1.52 2.54 3.56 5.08 6.35 7.62 10.16 12.2

Engineering Manual - Oct. 2010

PV - Limits - CIP Composites

Engineering Manual - Oct. 2010

Thermal Expansion - CIP Composites

Series 100 & 200 Grades Operating temperature range . -40 - 200 F (-40 - 93C) Coefficient of thermal expansion .... 68 - 200F (20 - 93C) Normal to Laminate (bearing diameter) ..... 3.5 x 10-5 / F (1.9 x 10-5 /C) Parallel to Laminate (bearing length) . 1.8 x 10-5 / F (1.0 x 10-5 /C) Series 300 Grade Operating temperature range . -40 - 400F (-40 - 204C) Coefficient of thermal expansion 68 - 400F (20 - 204C) Normal to Laminate (bearing diameter) . 4.0 x 10-5 / F (2.2 x 10-5 /C) Parallel to Laminate (bearing length). 2.0 x 10-5 / F (1.1 x 10-5 /C)

Example Thermal Expansion Calculation


Material: CIP 100 Running Temperature: 200F (93C) Wall Thickness: 0.250 (6.35mm)

T = Running Temp 68F(20C) T = 200F 68F = 132F change 2 2 2 x Wall Thickness x x 0.250 x x 6.35mm x Coefficient 0.000035 0.000019 x T x 132F x 73C = Additional Clearance = 0.0023 = 0.018mm

______________________________________________________________________________

For operating temperatures exceeding Series 100 & 200 grades, use Series 300 to 400 F (204C) with a compressive strength of 35,000 PSI (241 MPa). Series 300 is available with the same solid lubricants as the standard grades. As is common with all resin bonded fabrics, CIP has a low thermal conductivity. Under normal circumstances frictional heat is removed via the mating metal surface. However, in cases where shafts or housings are conducting heat to the bearing assembly, the lubricant must be sufficient to remove both frictional and conducted heat. The removal of frictional heat may be improved, particularly in dry running applications, by using the housing as the main heat conductor. The wall thickness of bearings should be kept to a minimum in order to improve heat dissipation. Thermal expansion of CIP material is greater than that of most metal alloy bearings and the characteristic must be taken into account in designs for higher temperature applications.

Engineering Manual - Oct. 2010

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Machining - CIP Composites


CIP Composites are readily machinable by conventional machining techniques and, as a general guide, may be treated as bronze, but should be machined dry without coolant. For turning, tungsten carbide-tipped tools should be used to obtain a fine finish. To achieve a fine finish use 3M Scotch-Brite Finishing Flap Brush Grade 5A VFN #01162. High-speed steel tools can be used for machining where accuracy below .005 (.12mm) is not required and for small quantity production. CIP composites are completely non-toxic, 100% bearing material with no fillers (calcium carbonate). It is advisable to use adequate dust extraction when machining CIP composites. __________________________________________________________________ Cutting Angles of Turning Top Rake Side Rake Front Rake US - Speeds for Cutting Normal for surface finish US - Speeds for Feed First pass/roughing Last pass/finishing Metric - Speeds for Cutting Normal for surface finish Metric - Speeds for Feed First pass/roughing Last pass/finishing .38 to .89 mm per revolution .25 to .38 mm per revolution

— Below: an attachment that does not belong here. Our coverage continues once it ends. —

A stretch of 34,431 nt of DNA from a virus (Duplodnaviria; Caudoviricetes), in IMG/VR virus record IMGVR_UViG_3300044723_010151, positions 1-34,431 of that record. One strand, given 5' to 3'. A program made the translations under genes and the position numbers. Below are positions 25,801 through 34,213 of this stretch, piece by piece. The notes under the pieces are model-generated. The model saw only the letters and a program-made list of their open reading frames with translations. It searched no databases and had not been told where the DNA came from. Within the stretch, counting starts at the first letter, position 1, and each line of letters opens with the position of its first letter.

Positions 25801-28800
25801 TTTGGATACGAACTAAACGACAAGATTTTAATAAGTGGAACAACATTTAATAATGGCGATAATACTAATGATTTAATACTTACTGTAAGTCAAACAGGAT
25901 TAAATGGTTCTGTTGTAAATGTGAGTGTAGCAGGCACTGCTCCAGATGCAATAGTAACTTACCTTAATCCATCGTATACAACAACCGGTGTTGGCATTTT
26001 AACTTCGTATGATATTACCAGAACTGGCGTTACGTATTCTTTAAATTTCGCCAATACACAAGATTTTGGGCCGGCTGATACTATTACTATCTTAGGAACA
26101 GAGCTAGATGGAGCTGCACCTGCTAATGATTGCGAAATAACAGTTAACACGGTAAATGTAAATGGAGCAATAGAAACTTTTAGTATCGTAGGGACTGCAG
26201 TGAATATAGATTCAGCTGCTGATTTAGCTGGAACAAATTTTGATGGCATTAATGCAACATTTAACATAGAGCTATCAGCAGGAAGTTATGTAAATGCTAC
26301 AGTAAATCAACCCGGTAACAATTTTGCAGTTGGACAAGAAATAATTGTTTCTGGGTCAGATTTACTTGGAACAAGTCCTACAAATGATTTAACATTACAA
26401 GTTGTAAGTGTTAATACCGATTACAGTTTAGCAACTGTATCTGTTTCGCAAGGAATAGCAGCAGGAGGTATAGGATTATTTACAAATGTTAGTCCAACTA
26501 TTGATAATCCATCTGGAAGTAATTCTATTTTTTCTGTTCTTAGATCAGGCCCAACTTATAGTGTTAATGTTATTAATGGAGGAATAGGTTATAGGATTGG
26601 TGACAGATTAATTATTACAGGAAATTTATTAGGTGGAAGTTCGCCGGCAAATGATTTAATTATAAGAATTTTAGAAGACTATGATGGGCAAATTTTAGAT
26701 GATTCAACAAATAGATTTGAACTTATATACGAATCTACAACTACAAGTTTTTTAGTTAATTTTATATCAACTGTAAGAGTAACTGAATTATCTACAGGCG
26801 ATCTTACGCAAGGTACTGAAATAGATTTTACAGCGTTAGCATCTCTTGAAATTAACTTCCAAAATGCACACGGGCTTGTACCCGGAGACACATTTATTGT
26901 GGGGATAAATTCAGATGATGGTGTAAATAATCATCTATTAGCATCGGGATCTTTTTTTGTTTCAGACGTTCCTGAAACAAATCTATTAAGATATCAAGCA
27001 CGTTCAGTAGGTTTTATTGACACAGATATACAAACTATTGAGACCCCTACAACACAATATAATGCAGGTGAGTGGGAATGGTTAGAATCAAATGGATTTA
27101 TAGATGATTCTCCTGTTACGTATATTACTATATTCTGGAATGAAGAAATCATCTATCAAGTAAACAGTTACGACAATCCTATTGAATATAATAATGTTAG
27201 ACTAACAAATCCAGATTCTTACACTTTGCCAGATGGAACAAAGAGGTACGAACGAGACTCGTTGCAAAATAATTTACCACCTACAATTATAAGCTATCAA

Engineering Manual - Oct. 2010

0 to 6 5 to 8 4 to 5

__________________________________________________________________ 22 to 26 feet/second .015 to .035 inches per revolution .010 to .015 inches per revolution

__________________________________________________________________ 6.71 to 7.92 m/second

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Sample Application Questions CIP Composites


Application/Type of Machine_________Test Bearing_________________ Current Bearing being used_________________________________________ Shaft Diameter Max ______2.500___________ Min____2.498___________ Shaft Material____316 SS_______ Shaft Finish___32 (0.7Ra) or better____________ Housing Diameter Max __3.004______ Min _3.000__ Length__3.0____ Housing Material__Cast Steel____________________________ What Kind of Environment? Wet (water) _________ Dry _____X_____ Caustic ____________ Dusty _______Other_________________ Temperature at bearing___130F (55C)____ Shaft RPM ____45________ Load in Pounds___680 lbs / 308 kg__________ Hours of operation per day __18___ Intermittent __No; Constant__ If intermittent, how often does shaft stop ___________________________ OR, how often does the shaft operate, ___________ times per ___________min Rotation 360 __Yes___ or Oscillating _No_____ How many bearings __200_____ How Soon Needed___4 weeks__________ Your name & phone #________________________________________________

Engineering Manual - Oct. 2010

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Sample Bearing Calculations CIP Composites


Shaft Diameter Housing Diameter Max: 2.500 Max: 3.004 Min: 2.498 Min: 3.000

Consult Table A for Press Fit dimension: 0.006 Table B for Min Running Clearance dim: 0.006 Consult Table C for Machining tolerances: 0.004 Thermal Expansion as Required: 0.0018 Consult Table D for Bore closure percentage absorbed: % A= 10% Value A = 0.015
Absorbed is, interference or press (say .004 for a 3 1/2 shaft with .40 wall) minus 20% of the .004 or .0008 . The .0008 is the amount that the interference or press will be reduced from the 100% or .004 . So the ID will shrink by .0032 not .004 . The wall thickness is the control over the amount of press absorbed.

Calculations (MT = Machine To)


Housing Max + Press Fit = Bearing OD Min(MT) + machine Tolerance = Brg OD Max(MT) 3.004 + .006 = 3.010 + .004 = 3.014 Shaft Max+(Brg OD Max - Housing Min)+(Min Clear + Thermal) - Absorbed Bore)= Brg ID Min (MT)
2.500 + (3.014 3.000) + (.006 +.0018) .0006 = 2.5212

Brg ID Min + Mach Tolerance = Brg ID Max (MT) 2.5212 + .004 = 2.5252

Brg ID Min - (Brg OD Max - Housing Min) + Absorbed Bore Close = Brg as Fit ID Min 2.5212 - (3.014 3.000) + .0006 = 2.5078 Brg ID Max - (Brg OD Min - Housing Max) = Brg as Fit ID Max 2.5252 (3.010 3.004) = 2.5192 Brg as Fit ID Min - Shaft Dia Max = Clearance As Fit Min 2.5078 - 2.500 = .0078 Brg as Fit ID Max - Shaft Dia Min = Clearance As Fit Max 2.5192 - 2.498 = .0212 See Table E and Check Wall Thickness Minimum Brg OD Max - Brg ID Min = Wall Thickness Max Brg OD Min - Brg ID Max = Wall Thickness Min 3.014 - 2.5212 = .246 3.010 - 2.525 = .242